“Just Worship” - Andrew Frazier
I recently attended the Just Worship Conference in Austin, TX. As the conference description accurately advertised, over the course of two and a half days I and the other participants explored the intersection of justice and worship; discerned God’s call to work for justice; discussed how worship itself is justice-making; and joined in exuberant, Spirit-filled worship that welcomed the coming reign of God. With only four total hours of rehearsal, I and a small group of singers performed a powerful cantata, Manos Indocumentadas, that highlighted the real stories of undocumented immigrants in America and challenged us to respond to their cries, mingled with God’s own, for justice and community. In the rotunda of the Texas State Capitol, we gathered in an ever-widening circle with local, everyday citizens to breathe and sing together, joining our voices and breaking down dividing walls. It was a thrill to hear our voices echo in the halls of that building, and we prayed that the lawmakers would hear the resonant truth in our songs.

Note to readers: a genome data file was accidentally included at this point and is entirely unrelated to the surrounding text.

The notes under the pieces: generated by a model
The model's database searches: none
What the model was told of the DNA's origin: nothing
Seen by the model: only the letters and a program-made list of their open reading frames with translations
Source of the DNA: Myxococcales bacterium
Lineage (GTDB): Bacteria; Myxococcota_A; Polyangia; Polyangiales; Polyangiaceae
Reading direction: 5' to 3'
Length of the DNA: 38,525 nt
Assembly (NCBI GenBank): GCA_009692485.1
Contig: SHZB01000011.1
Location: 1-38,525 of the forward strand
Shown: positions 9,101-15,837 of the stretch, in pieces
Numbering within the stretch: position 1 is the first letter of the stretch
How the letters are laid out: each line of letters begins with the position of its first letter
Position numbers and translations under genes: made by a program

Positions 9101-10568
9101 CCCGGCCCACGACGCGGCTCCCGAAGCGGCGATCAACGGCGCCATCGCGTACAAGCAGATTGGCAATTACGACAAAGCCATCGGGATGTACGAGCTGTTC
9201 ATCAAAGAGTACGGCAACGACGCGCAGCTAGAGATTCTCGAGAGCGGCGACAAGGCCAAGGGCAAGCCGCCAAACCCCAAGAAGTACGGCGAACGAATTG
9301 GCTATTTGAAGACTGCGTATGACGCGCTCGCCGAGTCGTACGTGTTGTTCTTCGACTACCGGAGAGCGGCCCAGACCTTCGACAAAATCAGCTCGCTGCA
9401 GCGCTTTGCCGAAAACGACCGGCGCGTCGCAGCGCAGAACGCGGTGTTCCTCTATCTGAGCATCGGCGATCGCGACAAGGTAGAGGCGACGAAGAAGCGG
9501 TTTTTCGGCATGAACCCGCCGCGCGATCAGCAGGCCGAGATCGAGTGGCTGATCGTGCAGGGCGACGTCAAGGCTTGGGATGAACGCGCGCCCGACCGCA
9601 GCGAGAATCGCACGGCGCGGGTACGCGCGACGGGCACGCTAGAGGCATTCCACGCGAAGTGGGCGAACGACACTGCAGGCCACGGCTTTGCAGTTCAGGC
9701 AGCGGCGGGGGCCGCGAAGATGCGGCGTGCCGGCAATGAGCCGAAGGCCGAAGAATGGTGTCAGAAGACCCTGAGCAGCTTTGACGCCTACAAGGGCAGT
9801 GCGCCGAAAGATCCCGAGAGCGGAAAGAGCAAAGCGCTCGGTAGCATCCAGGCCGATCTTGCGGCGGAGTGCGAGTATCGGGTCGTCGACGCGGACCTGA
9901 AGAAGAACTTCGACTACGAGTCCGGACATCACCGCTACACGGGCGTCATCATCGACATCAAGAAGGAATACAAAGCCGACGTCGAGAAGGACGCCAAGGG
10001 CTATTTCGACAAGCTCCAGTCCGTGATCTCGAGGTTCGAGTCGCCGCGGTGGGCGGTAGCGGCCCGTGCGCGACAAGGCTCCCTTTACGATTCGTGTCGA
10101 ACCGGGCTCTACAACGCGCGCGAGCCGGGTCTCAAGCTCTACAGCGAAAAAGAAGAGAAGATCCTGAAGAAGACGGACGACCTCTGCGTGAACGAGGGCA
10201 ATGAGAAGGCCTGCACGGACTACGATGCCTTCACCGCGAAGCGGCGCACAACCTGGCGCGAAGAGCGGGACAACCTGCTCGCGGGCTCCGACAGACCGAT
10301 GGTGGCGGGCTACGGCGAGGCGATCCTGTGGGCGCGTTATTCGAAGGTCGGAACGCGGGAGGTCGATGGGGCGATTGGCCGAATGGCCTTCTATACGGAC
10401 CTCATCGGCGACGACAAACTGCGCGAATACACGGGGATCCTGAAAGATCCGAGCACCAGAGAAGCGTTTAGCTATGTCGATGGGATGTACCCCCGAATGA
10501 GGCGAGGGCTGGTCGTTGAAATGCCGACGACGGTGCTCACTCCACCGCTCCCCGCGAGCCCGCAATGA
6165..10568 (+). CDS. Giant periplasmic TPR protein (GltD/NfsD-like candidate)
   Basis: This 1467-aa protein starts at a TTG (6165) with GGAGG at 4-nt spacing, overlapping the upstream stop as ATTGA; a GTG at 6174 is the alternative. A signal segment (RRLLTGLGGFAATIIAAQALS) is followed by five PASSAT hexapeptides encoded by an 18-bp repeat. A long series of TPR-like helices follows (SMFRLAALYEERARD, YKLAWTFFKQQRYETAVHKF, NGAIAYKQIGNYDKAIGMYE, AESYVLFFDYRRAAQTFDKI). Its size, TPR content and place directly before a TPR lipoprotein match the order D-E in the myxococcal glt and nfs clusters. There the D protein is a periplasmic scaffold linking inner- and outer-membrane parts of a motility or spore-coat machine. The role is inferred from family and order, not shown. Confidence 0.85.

I listened to leading scholars and worship leaders present on just worship in a variety of ways, but I was profoundly moved by Dr. Tony McNeill’s workshop, in which he emphasized the servant role that worship planners and leaders must adopt to be servants of their congregations, servants of God’s Word, and servants of justice.
As you can see, there were so many things packed into our short time together, but each event, worship service, and workshop was thoroughly life-giving, and I left the conference comforted, galvanized, and renewed. If you’d like to know more about the things I learned or share with me your thoughts on how our worship can be more just, please contact me: afrazier@ firstpresbyterian.org. I’d love to talk with you!